EDITOR'S LETTER: Some Thoughts on Scientific Plant Names Brought on by a Very Large Vine.

Updated: Mar 1


No matter how you spell it, Wisteria or Wistaria, head to Sierra Madre, CA this March, if you can, to see the Guinness Book of World Records Vine!

By Karen England.


My parents were born in and I grew up to the age of 11 in Sierra Madre, California, a tiny, idyllic burg in Los Angeles County, the home of what the Guinness Book of World Records has named the World’s largest flowering plant, a behemoth, one acre sized, Wisteria sinensis, that the good people of Sierra Madre inscrutably decided to call Wistaria despite its scientific name.


Undated historical photo of the famous Sierra Madre vine from https://www.sierramadrechamber.com/blank

I say inscrutably because my German grandfather, an apprenticed baker, who immigrated to America with his wife and the first of his 12 children in the early 1920's, settled in Sierra Madre where he worked his trade at the Wisteria Bakery, spelled thusly according to family records, until the 1930's when he switched careers and went into asphalt paving because it was "easier" than baking. The bakery, I'm told, was sold and renamed something non-botanical sometime later but is no longer. Anyway - somehow, sometime between 1894 when the vine was planted, and after my grandfather's era, up to today - the spelling of the famous vine in Sierra Madre was changed.


Lili Singer wrote in the Los Angeles Times in 2014 about the famous Sierra Madre plant saying this,

"... consider the name Wisteria. Or was that “wistaria,” as the folks in Sierra Madre choose to call it? Here’s the scoop: The plant was named by Harvard’s British-born botanist Thomas Nuttall, to honor Philadelphia anatomy professor and Jefferson crony Dr. Casper Wistar. But when the official moniker was recorded, Wisteria was spelled with an E instead of an A. In scientific nomenclature, to avoid confusion, the first given name sticks. So everybody’s right: The correct botanical name is Wisteria, and wistaria is sometimes used as a common name."

(Editor's note: Want to read the whole article? https://www.latimes.com/archives/la-xpm-2004-mar-11-hm-wisteria11-story.html)


When I trained for the Managing Editor position for this newsletter I was given a digital copy of the PROPER USAGE OF PLANT NAMES IN PUBLICATIONS, A Guide for Writers and Editors, by Kathy Musial, Huntington Botanical Gardens, August 2017, and I had hopes it might answer for me the question of is it Wisteria or Wistaria but alas, it does not. (Editor's note: If you'd like a copy of this Guide for yourself you can download it here: https://www.google.com/url?sa=t&rct=j&q=&esrc=s&source=web&cd=1&ved=2ahUKEwi8i52d-J3nAhVVs54KHREmDcAQFjAAegQIBBAB&url=https%3A%2F%2Fwww.publicgardens.org%2Ffile%2F26035%2Fdownload%3Ftoken%3D9VD72tdB&usg=AOvVaw3XGAA8i0PQw_BzIqWAxW4r )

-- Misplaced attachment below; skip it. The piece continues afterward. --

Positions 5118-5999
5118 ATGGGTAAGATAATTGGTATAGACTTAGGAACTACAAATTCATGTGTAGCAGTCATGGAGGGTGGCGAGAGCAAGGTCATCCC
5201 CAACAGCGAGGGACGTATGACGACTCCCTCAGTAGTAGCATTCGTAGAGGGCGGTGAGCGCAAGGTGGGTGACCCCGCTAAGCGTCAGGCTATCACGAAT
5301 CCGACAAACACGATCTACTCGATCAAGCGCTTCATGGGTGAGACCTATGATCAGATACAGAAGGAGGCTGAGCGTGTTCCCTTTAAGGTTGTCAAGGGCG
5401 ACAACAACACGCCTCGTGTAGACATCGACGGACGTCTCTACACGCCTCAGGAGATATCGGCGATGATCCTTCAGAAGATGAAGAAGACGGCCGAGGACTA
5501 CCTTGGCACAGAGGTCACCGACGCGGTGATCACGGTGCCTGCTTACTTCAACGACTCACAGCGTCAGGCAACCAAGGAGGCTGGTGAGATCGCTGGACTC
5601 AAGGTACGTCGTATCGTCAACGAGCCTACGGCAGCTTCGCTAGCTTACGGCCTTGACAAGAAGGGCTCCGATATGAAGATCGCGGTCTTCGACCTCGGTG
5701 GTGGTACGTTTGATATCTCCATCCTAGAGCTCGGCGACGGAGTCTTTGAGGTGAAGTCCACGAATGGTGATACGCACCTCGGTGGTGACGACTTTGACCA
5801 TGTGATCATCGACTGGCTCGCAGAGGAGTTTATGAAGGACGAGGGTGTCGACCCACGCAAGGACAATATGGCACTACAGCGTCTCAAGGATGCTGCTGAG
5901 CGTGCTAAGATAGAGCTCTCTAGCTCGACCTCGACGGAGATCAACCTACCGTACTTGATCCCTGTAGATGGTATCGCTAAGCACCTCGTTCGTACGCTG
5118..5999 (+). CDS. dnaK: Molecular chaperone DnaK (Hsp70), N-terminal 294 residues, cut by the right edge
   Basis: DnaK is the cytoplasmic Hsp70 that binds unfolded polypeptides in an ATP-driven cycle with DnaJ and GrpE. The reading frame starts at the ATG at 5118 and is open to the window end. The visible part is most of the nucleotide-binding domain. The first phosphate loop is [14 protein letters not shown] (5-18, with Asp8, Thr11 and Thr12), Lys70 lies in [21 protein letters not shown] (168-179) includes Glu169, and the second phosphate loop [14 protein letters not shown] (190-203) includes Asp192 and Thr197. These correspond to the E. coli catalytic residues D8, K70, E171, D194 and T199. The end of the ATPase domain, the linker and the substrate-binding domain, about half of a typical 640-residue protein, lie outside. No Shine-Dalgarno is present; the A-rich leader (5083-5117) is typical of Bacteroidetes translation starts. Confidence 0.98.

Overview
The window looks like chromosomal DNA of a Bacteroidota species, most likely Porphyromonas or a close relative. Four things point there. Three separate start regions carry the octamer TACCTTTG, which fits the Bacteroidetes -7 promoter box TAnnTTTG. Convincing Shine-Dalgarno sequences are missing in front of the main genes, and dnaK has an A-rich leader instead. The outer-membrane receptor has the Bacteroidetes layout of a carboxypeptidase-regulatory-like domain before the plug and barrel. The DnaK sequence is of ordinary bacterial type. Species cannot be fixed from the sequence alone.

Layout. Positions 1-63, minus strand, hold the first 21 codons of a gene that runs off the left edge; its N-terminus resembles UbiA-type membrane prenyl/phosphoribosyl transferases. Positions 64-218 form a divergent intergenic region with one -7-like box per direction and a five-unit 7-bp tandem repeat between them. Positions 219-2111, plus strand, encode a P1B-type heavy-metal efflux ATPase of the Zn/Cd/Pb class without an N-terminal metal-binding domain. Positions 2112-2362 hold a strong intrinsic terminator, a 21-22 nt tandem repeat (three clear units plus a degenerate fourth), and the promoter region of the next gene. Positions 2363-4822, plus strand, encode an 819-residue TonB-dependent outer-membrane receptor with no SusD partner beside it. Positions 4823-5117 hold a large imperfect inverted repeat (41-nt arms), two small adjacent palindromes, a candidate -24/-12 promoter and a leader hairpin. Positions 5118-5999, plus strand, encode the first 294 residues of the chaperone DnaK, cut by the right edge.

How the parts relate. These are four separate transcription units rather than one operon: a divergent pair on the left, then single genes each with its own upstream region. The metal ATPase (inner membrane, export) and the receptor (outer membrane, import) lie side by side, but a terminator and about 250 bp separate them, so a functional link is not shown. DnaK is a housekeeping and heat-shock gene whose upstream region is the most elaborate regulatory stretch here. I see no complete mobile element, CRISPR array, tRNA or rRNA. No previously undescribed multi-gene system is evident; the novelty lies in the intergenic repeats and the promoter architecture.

Karen England's beloved copy of Bill Neal's book, Gardener's Latin.

Also, I own a treasured copy of Bill Neal's 1992 book Gardener's Latin: a lexicon, and, although I love and use the book constantly, it also is supremely quiet with regard to Wisteria/wistaria nomenclature. Barbara Damrosch, in her introduction to the book wrote,

". . . are Latin plant names dry, absurdly polysyllabic nonsense spouted only by bumptious, long-winded overachievers? They are only if you don't know what they mean."

So, that said, please help a new garden society editor out and tell her what you think of Sierra Madre's decision to call the plant Wistaria?



Karen England is an enthusiastic albeit spectacularly mediocre herb, fruit and flower gardener located in Vista, CA. She has a very popular cat on her Instagram, @edgehillherbfarm, and, if you aren't allergic to internet cats, give her a follow and she and her cat will follow you back. She can be reached by email at k-england@cox.net and welcomes your comments and suggestions. About the newsletter . . .

  

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